Exclusive: Pope gives women say on bishop appointments

  • The current committee to assist the Pope in choosing bishops is all male
  • New rules even allow lay Catholics to hold most offices in the Vatican
  • Pope has already appointed some women to high-ranking positions

VATICAN CITY, July 6 (Reuters) – Pope Francis said he wants to give women more top positions in the Holy See and announced that for the first time he would appoint women to a previously all-male Vatican committee to help him choose the world bishops.

The role of women in the Vatican hierarchy was one of the many ecclesiastical and international issues the 85-year-old pope discussed in an exclusive interview with Reuters on July 2 at his Vatican residence. read more

A new constitution for the central administration of the Holy See, which went into effect last month, allows any baptized Catholic, including lay people and women, to head most Vatican departments. Continue reading

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“I’m open to giving (women) a chance,” he said in the part of the 90-minute interview dealing with the central government’s new constitution, known as the Curia.

He mentioned that last year, for the first time, he appointed a woman to the number two position on the Vatican City governorship, making Sister Raffaella Petrini the highest-ranking woman in the world’s smallest state.

“For the first time, two women are appointed to the committee for the election of bishops in the Congregation for Bishops,” he said.

The move, which has not been officially announced, is of great importance because, for the first time, women will have a say in appointing world bishops, all of whom are men.

“Things open up a little bit that way,” he said.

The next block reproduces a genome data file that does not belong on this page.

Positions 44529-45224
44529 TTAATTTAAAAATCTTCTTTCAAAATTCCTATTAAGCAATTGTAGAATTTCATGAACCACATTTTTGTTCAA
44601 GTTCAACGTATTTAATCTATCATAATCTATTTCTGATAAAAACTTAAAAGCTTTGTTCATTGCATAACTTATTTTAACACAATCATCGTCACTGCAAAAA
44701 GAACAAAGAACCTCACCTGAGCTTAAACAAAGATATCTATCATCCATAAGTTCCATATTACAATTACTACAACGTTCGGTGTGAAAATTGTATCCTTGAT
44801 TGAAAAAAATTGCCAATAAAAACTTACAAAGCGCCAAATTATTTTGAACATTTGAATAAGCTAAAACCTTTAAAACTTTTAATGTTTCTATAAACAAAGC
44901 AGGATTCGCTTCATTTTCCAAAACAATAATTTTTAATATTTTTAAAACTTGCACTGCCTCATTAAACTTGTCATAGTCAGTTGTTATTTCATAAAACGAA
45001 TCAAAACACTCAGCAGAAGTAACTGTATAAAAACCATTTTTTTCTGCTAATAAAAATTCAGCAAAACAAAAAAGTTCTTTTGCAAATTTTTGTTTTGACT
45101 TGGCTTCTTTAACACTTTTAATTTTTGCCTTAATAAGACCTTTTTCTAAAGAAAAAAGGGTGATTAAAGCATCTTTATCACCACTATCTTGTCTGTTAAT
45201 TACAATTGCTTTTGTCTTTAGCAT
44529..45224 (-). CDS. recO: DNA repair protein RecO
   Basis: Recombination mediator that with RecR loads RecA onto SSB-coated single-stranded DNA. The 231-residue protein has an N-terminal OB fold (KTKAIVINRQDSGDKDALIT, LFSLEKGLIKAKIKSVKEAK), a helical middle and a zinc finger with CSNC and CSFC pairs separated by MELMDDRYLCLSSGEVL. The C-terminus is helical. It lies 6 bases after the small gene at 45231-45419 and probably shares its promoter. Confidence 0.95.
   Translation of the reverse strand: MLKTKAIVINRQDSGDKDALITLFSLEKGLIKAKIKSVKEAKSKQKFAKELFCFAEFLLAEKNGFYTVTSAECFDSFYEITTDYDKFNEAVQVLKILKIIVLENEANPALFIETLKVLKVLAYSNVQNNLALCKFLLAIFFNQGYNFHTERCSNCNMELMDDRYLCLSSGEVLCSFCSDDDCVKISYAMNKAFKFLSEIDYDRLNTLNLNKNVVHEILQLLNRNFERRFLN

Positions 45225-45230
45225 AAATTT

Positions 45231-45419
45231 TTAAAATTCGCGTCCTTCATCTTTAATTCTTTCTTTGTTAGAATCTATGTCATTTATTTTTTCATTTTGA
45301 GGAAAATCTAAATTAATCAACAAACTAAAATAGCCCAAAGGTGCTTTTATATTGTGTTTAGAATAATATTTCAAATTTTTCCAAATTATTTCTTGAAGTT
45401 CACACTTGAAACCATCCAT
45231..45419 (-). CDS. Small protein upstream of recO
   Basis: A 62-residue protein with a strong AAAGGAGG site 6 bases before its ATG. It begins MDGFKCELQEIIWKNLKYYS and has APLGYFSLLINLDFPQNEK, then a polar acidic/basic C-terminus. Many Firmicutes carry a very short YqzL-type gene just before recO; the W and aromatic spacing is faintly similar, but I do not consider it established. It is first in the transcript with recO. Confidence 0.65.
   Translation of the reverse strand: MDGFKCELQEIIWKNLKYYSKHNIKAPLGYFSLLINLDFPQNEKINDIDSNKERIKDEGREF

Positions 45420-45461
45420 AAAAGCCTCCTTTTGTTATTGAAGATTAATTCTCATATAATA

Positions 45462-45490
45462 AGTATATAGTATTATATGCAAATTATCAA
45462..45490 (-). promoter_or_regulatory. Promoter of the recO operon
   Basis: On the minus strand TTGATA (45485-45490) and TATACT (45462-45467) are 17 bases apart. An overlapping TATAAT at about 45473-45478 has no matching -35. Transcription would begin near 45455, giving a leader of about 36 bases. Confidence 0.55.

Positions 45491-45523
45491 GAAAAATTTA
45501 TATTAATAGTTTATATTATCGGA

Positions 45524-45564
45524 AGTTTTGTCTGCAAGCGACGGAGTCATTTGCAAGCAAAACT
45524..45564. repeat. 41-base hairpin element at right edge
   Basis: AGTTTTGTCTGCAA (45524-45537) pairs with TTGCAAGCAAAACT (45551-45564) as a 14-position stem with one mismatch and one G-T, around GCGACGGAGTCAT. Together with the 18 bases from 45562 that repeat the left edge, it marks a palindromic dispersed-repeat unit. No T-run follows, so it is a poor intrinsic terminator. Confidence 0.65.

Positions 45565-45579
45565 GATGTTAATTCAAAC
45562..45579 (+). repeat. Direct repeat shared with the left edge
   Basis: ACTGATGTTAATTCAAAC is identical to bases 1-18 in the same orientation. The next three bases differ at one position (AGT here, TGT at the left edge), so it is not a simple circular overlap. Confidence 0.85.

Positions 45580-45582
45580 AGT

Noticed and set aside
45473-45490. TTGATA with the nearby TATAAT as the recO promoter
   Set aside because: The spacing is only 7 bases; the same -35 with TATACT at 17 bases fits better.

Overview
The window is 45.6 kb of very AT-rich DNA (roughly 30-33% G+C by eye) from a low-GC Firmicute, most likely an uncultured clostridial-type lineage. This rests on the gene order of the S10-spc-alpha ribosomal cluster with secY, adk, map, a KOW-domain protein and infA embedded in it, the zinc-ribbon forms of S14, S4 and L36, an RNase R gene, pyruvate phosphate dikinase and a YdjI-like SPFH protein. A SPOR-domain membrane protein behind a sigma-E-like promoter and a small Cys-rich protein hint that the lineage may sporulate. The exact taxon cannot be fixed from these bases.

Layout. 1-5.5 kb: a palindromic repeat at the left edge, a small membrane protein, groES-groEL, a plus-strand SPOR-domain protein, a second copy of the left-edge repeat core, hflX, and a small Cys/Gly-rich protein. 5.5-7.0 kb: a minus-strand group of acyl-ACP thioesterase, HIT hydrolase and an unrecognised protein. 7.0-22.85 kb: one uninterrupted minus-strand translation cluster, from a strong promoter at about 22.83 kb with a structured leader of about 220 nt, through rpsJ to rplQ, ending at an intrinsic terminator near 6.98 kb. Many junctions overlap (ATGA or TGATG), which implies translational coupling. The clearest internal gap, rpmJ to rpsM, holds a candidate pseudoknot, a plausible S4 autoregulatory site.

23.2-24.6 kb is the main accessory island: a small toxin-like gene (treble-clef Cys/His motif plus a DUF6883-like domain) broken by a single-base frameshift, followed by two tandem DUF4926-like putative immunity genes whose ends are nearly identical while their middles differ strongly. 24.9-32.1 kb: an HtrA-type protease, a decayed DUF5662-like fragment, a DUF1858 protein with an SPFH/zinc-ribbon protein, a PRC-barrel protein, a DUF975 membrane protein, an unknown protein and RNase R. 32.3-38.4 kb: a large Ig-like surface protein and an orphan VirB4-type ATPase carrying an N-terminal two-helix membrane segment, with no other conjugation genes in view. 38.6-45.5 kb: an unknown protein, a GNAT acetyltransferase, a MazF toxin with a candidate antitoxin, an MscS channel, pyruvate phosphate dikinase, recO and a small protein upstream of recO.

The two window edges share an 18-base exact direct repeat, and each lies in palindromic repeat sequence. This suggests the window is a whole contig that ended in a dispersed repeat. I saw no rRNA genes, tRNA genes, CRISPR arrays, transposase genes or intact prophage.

Pope Francis speaks during an exclusive interview with Reuters at the Vatican July 2, 2022. REUTERS/Remo Casilli

NEW CONSTITUTION

Francis did not name the women or say when their appointments would be officially announced.

Committee members, now made up of cardinals, bishops and priests, typically meet twice a month in Rome.

Last month, Irish-American Cardinal Kevin Joseph Farrell, prefect of the Dicastery for the Laity, Family and Life, joked that with the promulgation of the new constitution, he will likely be the last minister to head that department.

When asked what other Vatican departments could possibly be headed by a lay person, Francis suggested they could include the Department of Catholic Education and Culture and the Apostolic Library. They are currently led by male clergy.

Francis has already appointed a number of women, both nuns and lay, to Vatican departments.

Last year he appointed Italian nun Sister Alessandra Smerilli to be number two in the Vatican’s development office, which deals with issues of justice and peace.

In addition, Francis has appointed Nathalie Becquart, a French member of the Missionary Sisters of Xaviere, as deputy undersecretary of the Synod of Bishops, which prepares major gatherings of world bishops every few years.

Lay women already holding top positions at the Vatican include Barbara Jatta, the first female director of the Vatican Museums, and Cristiane Murray, deputy director of the Vatican Press Office. Both were appointed by Francis.

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Reporting by Philip Pullella; Edited by Alex Richardson

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